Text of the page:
Press-Republican

FYI...

February 22, 2014

The science of workout music

You're bundling up for a chilly morning run. Or about to climb on the elliptical for a high-energy workout. Or warming up before a weightlifting session.

What's the first thing you reach for?

Your earbuds, naturally.

Studies have shown that listening to music that fits the cadence of what you're doing - running, cycling, aerobics - makes you work harder.

"The metronome aspect, the synchronization of movement to music, is the most important," says Carl Foster, director of the Human Performance Laboratory at the University of Wisconsin at Lacrosse.

The idea of synchronizing movement to a beat is nothing new, he points out: In Roman galleys, the drumbeat drove the pace of the rowers. "But there is also the distraction and arousal that music brings," Foster says. They both matter, but it's unclear how much. "There's definitely more buried in music that affects us. But we don't know exactly how to tease it out."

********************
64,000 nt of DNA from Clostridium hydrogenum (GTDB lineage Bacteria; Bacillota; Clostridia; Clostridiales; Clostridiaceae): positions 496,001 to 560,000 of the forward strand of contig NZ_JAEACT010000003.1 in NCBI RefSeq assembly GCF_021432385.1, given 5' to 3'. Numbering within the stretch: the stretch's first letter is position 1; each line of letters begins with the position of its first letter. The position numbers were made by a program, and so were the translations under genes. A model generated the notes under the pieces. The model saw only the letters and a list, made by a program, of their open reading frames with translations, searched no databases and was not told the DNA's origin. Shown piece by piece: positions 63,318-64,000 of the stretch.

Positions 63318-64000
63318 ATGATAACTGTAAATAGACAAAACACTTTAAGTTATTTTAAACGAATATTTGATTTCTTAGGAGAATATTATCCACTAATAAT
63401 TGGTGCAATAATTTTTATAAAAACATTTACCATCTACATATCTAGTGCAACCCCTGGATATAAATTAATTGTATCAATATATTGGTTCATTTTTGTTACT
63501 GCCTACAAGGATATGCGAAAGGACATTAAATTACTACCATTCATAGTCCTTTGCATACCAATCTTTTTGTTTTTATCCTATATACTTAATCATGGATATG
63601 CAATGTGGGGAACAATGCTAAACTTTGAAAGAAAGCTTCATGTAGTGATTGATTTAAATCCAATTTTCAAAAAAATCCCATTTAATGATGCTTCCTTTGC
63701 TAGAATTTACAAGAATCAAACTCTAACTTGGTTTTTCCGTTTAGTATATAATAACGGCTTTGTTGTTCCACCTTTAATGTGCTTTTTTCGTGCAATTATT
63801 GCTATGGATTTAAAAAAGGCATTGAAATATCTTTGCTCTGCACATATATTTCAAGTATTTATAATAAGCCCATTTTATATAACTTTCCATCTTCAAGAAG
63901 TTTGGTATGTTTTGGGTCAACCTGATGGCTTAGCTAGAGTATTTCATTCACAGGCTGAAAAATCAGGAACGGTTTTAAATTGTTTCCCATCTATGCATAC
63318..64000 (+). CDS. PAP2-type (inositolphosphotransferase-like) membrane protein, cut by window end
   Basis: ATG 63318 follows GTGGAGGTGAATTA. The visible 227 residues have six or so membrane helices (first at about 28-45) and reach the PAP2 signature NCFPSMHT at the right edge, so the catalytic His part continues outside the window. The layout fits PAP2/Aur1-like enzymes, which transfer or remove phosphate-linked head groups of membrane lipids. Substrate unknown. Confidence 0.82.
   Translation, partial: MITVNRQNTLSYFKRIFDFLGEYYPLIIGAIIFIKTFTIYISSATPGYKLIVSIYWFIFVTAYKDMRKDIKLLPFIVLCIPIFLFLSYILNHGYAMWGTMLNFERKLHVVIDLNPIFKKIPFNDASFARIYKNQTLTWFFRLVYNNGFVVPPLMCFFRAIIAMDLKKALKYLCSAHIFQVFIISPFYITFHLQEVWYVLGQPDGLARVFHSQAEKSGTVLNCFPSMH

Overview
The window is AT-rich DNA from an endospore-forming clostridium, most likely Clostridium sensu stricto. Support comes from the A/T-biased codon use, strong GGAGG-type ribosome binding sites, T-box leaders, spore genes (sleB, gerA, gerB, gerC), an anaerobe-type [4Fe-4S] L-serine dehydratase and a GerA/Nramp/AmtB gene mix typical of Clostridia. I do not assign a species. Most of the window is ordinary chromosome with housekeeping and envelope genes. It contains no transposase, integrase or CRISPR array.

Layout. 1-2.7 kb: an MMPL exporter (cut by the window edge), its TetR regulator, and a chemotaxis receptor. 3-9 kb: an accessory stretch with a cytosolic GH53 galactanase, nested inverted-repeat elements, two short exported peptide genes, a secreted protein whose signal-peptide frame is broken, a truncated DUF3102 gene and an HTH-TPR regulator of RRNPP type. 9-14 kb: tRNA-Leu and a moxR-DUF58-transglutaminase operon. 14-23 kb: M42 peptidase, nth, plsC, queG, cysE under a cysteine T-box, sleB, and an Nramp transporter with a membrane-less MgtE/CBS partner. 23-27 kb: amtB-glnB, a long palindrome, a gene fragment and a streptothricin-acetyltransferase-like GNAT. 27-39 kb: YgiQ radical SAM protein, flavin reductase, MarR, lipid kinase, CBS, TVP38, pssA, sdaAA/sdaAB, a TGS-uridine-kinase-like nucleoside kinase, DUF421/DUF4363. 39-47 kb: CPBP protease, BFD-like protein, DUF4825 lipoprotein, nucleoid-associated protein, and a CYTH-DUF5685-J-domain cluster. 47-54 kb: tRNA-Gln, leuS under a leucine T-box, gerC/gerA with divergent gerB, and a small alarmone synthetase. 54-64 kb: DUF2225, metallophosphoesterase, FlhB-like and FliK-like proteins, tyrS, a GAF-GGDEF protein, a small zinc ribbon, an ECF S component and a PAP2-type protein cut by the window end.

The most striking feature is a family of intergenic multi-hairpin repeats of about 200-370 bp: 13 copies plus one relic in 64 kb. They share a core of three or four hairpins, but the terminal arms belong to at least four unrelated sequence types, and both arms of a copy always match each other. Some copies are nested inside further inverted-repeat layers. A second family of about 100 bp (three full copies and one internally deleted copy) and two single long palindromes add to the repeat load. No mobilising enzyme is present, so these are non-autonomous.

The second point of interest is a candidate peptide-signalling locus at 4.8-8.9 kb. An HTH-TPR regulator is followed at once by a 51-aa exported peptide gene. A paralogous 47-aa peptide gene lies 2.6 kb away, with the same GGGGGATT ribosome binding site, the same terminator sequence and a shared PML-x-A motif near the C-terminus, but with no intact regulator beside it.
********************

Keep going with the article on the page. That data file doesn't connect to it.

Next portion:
So, how to pick the "right" music?

If you want to make a workout mix based on tempo - or BPM, for beats per minute - various Web sites, including www.songbpm.com, can help you determine the tempo of your favorite music to see whether it fits your intended activity. Or you can go to sites such as www.motiontraxx.com that offer playlists at a certain BPM for running and cycling as well as other activities. Other sites include www.workoutmusic.com and www.powermusic.com.

"Music is positive energy," says Deekron "the Fitness DJ" Krikorian, who produces fitness playlists for MotionTraxx. "So when I put together playlists, I look for intensity, positive feeling and cohesiveness."

If he finds a song that feels right in terms of mood and intensity but has the wrong tempo, he might manipulate the BPM to fit the type of exercise intended.

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